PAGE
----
The Strength Behind a Wheel

Vivian Berens, Staff Writer

Sources of Strength (SOS) is a program that Erie students have been actively taking part in since 2018. 

Through this program, kids are educated on how to harness the power of peer social networks to change unhealthy norms and culture that students struggle with. What sets it apart from other projects, is it’s goal of uniting every individual students strengths, and how kids can activate and mobilize them in ways that can make a positive impact on their peers and community. According to an Erie student and one of the Sources of Strengths oldest members, Julie Bremser, “We are trying to spread positivity and help our community. [We are working on] Trying to get activities in advisory to bring those classes together, [as well as] a positive atmosphere in our school.” 

The wheel Sources Of Strength is based on.

Any one who joins SOS is considered a Peer Leader, the intention behind it is they connect, all students at the school, (their peers) into feeling uplifted and positive. Molly Creek,  a counselor here at Erie and leader for the group says added, “(Currently) I’d say we have a strong core of about 30 but we’re looking to grow as many people that wanna show up.”

As well as ten to 15 staff members involved. The group is making a huge effort to expand as well, and is interested in having as many students from all over the school that are intrigued. “We also reach out to students, that we think would be a good fit. (Teachers and counselors do) but anyone is welcome. Our training is next Tuesday October 8, if anyone is interested. They can talk to any councilor and get that permission form, and then they will work throughout the year with the other students that were trained as well as teachers.”

As it is open to all students, SOS isn’t limited to Erie either, it is a large network that reaches out to so many kids from all over America. So far Mississippi, New Mexico, Nebraska, Tennessee, South Carolina, Pennsylvania, Rhode Island, New Hampshire, and Vermont are the only states that don’t offer the program. Meaning 41 out of the 50 states make the program accessible to students in schools. 

According to the NREPP, an online, easy to access database designed to promote mental health, treat substance abuse, and mental disorders found that SOS has been shown to increase positive youth-adult connections, increase in Peer Leader’s school engagement. They found that Peer Leaders in larger schools were four times more likely to refer a suicide suspect to an adult as well as an increase in positive outlooks on life, and acceptability of seeking help. 

SOS was developed by Mark LoMurray from North Dakota, in 1998 in collaboration with rural communities and Northern Plain tribes. From 2000 to 2004 they worked with the North Dakota Adolescent Suicide Precention Task Force, Mental Health America of North Dakota, and the North Dakota Department of Health to train 7,500 teens. The project was awarded with the National Public Health Practice Award from the American Association of Public Health in 2005 and in 2006 the program partnered with Peter Wyman, Ph.D, University of Rochester in New York and C. Hendricks Brown Ph.D, University of Miami to conduct a trial that studied 18 random schools across America. The results showed that adult supported Peer Leaders could have a large impact on the entire school by increasing positive perceptions of adult support for suicidal teens and the acceptability of seeking help. The study was published in 2010 by The American Journal of Public Health. That kickstarted the program to begin working with over 40 schools across America.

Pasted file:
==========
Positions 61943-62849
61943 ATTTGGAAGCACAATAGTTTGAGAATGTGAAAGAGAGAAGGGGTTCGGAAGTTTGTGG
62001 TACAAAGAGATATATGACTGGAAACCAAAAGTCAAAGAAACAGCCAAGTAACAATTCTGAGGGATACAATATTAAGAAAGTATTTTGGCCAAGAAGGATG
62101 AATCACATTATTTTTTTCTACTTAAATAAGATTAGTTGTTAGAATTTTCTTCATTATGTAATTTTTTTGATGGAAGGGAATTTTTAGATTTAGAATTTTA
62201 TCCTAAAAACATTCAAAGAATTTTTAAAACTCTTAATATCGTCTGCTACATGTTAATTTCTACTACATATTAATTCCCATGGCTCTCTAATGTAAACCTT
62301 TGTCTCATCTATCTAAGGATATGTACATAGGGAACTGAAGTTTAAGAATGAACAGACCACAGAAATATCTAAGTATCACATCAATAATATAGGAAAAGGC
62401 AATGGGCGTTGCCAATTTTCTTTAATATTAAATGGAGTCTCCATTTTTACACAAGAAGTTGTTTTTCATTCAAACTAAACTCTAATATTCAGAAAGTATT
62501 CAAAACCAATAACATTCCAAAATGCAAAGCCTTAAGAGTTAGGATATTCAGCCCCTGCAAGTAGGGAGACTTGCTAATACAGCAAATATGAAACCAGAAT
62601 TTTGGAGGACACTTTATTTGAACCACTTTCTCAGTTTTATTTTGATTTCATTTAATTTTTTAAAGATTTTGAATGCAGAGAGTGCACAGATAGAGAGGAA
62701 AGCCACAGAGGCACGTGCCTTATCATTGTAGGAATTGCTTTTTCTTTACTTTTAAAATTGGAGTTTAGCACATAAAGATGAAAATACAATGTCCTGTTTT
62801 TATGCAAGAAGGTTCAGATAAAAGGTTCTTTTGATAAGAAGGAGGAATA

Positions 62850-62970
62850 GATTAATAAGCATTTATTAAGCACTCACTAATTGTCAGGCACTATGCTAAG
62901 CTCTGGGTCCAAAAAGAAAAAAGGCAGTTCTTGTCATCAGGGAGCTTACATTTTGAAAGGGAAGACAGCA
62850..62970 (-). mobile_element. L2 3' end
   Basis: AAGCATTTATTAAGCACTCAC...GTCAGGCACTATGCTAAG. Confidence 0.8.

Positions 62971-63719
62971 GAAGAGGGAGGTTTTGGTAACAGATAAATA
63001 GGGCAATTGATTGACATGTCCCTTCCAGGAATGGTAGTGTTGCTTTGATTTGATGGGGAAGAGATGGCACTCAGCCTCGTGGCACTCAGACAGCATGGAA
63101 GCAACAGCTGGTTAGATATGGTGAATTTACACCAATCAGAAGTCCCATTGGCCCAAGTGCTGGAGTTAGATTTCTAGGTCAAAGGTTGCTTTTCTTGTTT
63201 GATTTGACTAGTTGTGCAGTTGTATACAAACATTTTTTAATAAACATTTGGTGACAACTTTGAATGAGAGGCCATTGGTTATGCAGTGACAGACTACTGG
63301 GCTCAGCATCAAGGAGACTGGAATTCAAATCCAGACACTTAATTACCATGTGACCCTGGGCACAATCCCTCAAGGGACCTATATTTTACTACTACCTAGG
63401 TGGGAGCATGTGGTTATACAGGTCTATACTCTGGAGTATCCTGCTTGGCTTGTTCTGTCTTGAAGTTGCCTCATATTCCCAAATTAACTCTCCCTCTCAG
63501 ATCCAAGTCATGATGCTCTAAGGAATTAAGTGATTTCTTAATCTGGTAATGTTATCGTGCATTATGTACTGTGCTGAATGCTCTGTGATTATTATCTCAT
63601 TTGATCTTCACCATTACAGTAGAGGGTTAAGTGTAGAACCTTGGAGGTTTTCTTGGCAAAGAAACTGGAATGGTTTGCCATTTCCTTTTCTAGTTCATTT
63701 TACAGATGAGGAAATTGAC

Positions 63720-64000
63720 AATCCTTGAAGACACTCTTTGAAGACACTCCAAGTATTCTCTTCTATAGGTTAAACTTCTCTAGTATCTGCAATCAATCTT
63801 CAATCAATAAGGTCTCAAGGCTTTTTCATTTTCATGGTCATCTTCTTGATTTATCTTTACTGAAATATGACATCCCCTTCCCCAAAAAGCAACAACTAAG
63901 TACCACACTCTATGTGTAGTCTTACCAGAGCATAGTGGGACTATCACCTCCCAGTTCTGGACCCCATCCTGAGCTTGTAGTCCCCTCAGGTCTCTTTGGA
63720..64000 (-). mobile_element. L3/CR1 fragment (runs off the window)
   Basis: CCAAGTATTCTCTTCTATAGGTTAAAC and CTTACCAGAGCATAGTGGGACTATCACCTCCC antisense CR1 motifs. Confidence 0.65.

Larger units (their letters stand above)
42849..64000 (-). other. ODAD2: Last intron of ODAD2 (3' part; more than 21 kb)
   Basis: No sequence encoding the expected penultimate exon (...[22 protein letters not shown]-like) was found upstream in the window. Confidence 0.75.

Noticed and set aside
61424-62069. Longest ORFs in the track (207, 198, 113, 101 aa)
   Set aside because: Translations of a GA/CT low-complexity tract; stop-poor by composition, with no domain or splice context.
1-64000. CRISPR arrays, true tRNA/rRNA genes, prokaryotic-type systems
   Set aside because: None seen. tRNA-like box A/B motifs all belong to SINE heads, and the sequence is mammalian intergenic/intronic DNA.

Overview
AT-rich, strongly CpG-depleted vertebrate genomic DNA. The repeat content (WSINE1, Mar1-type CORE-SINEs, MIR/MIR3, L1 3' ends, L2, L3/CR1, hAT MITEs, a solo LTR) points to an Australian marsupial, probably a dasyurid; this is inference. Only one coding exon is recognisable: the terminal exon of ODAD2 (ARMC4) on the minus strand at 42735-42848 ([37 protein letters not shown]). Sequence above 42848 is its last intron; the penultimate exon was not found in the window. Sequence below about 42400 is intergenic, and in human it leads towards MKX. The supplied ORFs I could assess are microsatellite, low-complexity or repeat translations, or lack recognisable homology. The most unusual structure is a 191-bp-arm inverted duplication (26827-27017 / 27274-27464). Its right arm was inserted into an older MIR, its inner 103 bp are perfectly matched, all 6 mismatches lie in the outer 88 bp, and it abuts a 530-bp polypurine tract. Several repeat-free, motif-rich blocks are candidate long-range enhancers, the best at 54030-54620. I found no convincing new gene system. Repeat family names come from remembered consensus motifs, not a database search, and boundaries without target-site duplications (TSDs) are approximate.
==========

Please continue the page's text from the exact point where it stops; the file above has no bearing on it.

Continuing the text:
Two of Erie High School’s SOS members.

In 2009 SOS was listed on the National Best Practices Registry by the Suicide Prevention Resource Center and The American Foundation for Suicide Prevention. In 2011, they were given the golden standard of prevention programs in the U.S. when they were listed on SAMHSA’s National Registry of Evidence-based Programs and Practices. 

SOS is always finding ways to expand and reach as many kids as possible. So far, they have begun to partner with schools and communities throughout Canada, as well as the potential of going international, expanding to countries like Uganda and Australia. The program is currently working with hundreds of middle schools, high schools, Universities, LGBTQ+ centers and organizations, cultural community centers, The YMCA, religious-groups, detention centers, and even the military.  Erie is very fortunate to be able to offer this program to anyone who may be in a time of need, or is just looking to get involved. 

Although, Erie hasn’t had much experience in the program, that doesn’t mean positive changes haven’t started to appear. Molly Creek, a counselor here at Erie and leader for the group says “I think it impacted me last year, training day was awesome just to be in a room with other students that maybe I didn’t know as well as other staff and really be in a positive environment as well as the students the students that are involved, they’re really passionate about making Erie a really inclusive school and are willing to do the work behind that so everyone feels included, and I think it’s really really impacted them. Moving forward we want it to be more of a school wide thing, so everyone at Erie High School knows what Sources of Strength is and the different parts of the wheel to pull from.”